On Thursday evening 30 November 2017, around 400 people attended an event at Hoyts Entertainment Quarter in Moore Park, Sydney which included the screening of the short film The Forgotten Refugees and the telling of personal stories by members of the Jewish community from Iraq, Egypt, Libya, Morocco, Iran, Lebanon, Syria and Yemen.

The evening recognised the plight of the around 850,000 Jews who were expelled or had to flee from Arab lands. The events were hosted by the NSW Jewish Board of Deputies, together with the Sephardi Synagogue and the Sydney Jewish Museum, to tell the forgotten story of the ethnic cleansing of Middle Eastern Jews.

A Jewish family in Sana’a, 1901.

The event was attended by a number of community leaders and organisations including the Ethnic Communities Council of NSW, Multicultural NSW, the Australian Egyptian Council Forum, the Assyrian Universal Alliance, the Australian Iranian Community Organisation, the United Kurdish Association of NSW, Australian Middle East Media Group, members of the Indian, Chinese, Catholic, Uniting Church and Salvation Army, educators and journalists.

Organisers & guests at the Hoyts event: Ilan Ben-Menashe, Rafael Ben-Menashe, Nina Ben-Menashe, Talia Ben-Menashe, Lynda Ben-Menashe, David David, Hermiz Shahen

The main focus of the event was on Yemen as this year is the 70th anniversary of the pogroms against the Jews of Aden that followed the announcement of the 1947 UN vote for the partition of Palestine. Eitan Madar shared the experiences of his mother, who was born in Aden in 1938 and was 10 years old in 1949 when Israel began Operation Magic Carpet in response to increased in anti-semitic violence in Yemen.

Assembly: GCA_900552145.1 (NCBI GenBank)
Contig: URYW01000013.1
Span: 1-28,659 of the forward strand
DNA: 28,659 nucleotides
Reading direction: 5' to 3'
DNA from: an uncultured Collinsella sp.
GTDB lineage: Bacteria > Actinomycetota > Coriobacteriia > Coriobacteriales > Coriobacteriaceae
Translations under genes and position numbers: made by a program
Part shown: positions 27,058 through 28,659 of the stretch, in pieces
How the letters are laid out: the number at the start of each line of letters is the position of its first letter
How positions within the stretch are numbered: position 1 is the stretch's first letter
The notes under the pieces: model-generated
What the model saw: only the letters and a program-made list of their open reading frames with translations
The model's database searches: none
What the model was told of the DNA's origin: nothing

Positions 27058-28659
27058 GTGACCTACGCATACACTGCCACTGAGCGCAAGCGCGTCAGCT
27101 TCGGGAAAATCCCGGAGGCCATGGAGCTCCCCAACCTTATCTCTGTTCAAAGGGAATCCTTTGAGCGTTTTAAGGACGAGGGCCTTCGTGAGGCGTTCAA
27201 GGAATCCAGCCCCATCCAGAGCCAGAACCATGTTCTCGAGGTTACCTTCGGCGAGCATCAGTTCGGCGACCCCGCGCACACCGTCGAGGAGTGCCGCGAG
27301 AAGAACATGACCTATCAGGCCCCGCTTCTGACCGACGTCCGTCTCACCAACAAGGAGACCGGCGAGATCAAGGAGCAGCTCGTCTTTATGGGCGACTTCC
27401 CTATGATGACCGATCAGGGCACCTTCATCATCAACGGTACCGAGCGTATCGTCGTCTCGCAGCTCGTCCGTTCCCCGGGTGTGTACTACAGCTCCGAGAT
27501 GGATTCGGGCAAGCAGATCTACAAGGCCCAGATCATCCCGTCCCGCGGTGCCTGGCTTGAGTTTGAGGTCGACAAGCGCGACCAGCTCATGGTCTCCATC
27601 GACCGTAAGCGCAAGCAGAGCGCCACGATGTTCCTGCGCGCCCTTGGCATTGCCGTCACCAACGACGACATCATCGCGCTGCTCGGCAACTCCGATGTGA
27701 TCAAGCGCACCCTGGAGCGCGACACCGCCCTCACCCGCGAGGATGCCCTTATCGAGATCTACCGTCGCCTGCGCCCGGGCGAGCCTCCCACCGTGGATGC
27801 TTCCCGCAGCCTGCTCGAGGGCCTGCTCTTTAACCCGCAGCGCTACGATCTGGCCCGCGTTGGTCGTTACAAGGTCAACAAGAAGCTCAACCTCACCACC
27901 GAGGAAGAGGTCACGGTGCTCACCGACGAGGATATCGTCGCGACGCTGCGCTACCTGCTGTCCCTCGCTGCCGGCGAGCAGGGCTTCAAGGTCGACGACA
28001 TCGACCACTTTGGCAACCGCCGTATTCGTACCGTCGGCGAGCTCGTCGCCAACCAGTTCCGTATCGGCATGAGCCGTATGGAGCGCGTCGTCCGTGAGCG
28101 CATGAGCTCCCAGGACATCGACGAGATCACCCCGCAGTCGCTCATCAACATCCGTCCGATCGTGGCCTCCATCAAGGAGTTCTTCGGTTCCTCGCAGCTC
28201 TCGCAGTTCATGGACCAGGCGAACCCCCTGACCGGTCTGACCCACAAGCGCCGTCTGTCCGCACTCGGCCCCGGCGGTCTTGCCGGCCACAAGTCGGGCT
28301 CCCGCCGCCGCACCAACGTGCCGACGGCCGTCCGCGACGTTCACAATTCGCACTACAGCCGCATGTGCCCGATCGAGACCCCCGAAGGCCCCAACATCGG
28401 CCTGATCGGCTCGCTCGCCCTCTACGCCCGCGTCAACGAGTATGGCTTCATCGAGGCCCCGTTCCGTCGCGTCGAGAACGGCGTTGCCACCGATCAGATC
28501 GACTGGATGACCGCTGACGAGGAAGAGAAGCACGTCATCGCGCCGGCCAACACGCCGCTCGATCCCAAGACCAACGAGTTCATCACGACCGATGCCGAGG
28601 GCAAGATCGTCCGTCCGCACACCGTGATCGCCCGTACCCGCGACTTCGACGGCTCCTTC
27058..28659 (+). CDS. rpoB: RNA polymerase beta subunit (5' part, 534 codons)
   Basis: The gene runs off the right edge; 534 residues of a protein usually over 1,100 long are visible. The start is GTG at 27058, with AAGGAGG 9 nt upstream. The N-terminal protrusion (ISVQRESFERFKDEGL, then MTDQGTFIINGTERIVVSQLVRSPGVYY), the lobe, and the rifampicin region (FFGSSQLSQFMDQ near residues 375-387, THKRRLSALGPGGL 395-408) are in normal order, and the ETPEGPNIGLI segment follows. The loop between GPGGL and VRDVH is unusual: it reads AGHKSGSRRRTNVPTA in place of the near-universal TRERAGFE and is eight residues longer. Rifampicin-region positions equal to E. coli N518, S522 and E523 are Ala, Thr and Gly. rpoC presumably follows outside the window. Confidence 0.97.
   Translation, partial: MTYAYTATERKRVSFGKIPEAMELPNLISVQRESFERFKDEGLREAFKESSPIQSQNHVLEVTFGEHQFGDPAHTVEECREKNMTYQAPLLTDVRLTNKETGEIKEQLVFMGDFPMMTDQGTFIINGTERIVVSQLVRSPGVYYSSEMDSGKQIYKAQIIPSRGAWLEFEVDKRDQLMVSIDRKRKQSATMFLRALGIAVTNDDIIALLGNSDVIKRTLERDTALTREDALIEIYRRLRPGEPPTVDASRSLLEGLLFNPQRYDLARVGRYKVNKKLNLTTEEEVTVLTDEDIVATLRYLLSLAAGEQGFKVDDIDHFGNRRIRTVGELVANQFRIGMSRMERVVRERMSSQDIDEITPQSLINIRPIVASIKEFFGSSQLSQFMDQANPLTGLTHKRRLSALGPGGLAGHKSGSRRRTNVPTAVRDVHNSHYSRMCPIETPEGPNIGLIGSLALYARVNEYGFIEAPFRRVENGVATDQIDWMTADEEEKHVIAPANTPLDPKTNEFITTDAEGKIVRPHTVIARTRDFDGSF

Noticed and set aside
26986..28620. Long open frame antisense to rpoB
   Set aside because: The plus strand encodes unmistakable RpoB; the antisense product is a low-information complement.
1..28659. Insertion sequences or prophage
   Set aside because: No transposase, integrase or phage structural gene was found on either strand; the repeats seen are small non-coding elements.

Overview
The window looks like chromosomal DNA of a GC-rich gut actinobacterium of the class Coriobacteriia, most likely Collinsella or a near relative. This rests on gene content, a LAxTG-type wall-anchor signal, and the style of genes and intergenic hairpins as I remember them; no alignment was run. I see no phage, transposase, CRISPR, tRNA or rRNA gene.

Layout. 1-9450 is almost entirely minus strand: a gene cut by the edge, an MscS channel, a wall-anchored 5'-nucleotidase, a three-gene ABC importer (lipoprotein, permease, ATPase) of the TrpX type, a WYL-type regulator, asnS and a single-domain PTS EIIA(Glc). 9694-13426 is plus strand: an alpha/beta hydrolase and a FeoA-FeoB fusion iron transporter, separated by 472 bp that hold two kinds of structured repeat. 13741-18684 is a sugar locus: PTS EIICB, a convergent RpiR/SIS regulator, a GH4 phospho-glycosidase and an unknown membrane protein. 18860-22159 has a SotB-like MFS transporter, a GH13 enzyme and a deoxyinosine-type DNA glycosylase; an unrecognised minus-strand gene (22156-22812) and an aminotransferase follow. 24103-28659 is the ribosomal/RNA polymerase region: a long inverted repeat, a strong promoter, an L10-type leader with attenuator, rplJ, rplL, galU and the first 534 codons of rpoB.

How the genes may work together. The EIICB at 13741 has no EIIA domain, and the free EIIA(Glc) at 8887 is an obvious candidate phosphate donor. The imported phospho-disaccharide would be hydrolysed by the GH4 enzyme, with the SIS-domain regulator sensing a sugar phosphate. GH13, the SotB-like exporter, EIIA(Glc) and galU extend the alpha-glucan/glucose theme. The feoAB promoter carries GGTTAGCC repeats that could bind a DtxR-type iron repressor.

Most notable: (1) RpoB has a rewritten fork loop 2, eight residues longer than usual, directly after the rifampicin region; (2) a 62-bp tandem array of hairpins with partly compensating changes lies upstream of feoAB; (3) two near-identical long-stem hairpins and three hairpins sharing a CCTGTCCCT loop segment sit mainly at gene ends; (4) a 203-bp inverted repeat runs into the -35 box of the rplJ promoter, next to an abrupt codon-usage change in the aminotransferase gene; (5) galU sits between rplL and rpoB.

Operation Magic Carpet saw 49,000 Jews secretly airlifted out of Yemen between 1949 and 1950 on over 380 flights. There are currently less than 100 Jews living in Yemen – the current government ultimatum states that they are unable to protect Yemeni Jews if they remain in the country as Jews.

The audience was moved with presentations by Alfred Shaul Gabbay of a Hebrew scroll of Esther which belonged to his family in Baghdad; Cely Benchoam, a plate made of wood and mother of pearl typical of Egyptian art and covered with beautiful Arabic writing; Esther Hirschowitz, a silver sacred wine cup from Iran; Sylvia Hazan, a set of Berber jewellery given to her by her Berber grandparents and Ilan Ben-Menashe, a documentary film made about the extraordinary life of his Yemenite maternal grandmother.

A Jewish girl in national Yemen dress.

The evening was closed by Hila Tsor and Hayley Coombes, both under 25 and with families from Iraq/Libya and Egypt, who stressed how meaningful the event was to them personally and vowed to carry on the duty of remembering into their generation and beyond.

The NSW Jewish Board of Deputies, in partnership with the Sephardi Synagogue and the Sydney Jewish Museum, has taken on the duty to acknowledge the history and contribution of Mizrahi Jews, who make up over half of Israel’s population today and almost a quarter of the Sydney Jewish community. The Museum is this year recording personal testimonies and is planning an exhibition on this topic.

Jews have lived in the Middle East for millennia, pre-dating the arrival of Islam in some countries by over 1000 years. By 1948, almost one million Jews were living in Arab lands and Iran. However, the rise of political Zionism, the alliance between some Arab and Muslim leaders and the Nazis and UN’s 1947 Partition Plan for Palestine, combined as pretexts for most Muslim countries to ethnically cleanse their populations of Jews.

From the early 1940s until the 1960s and beyond, Jewish communities in Algeria, Egypt, Iran, Iraq, Lebanon, Libya, Morocco, Syria, Tunisia and Yemen experienced pogroms (violent attacks on civilians including murder), seizure of property, imprisonment and public executions. While the world rightly remembers the plight of other 20th century Middle Eastern refugees, particularly Palestinian Arabs, plus recognising the horrors facing refugees today from Syria, Iraq and elsewhere, it is important to also acknowledge the Middle East’s Jewish refugees and hear their stories.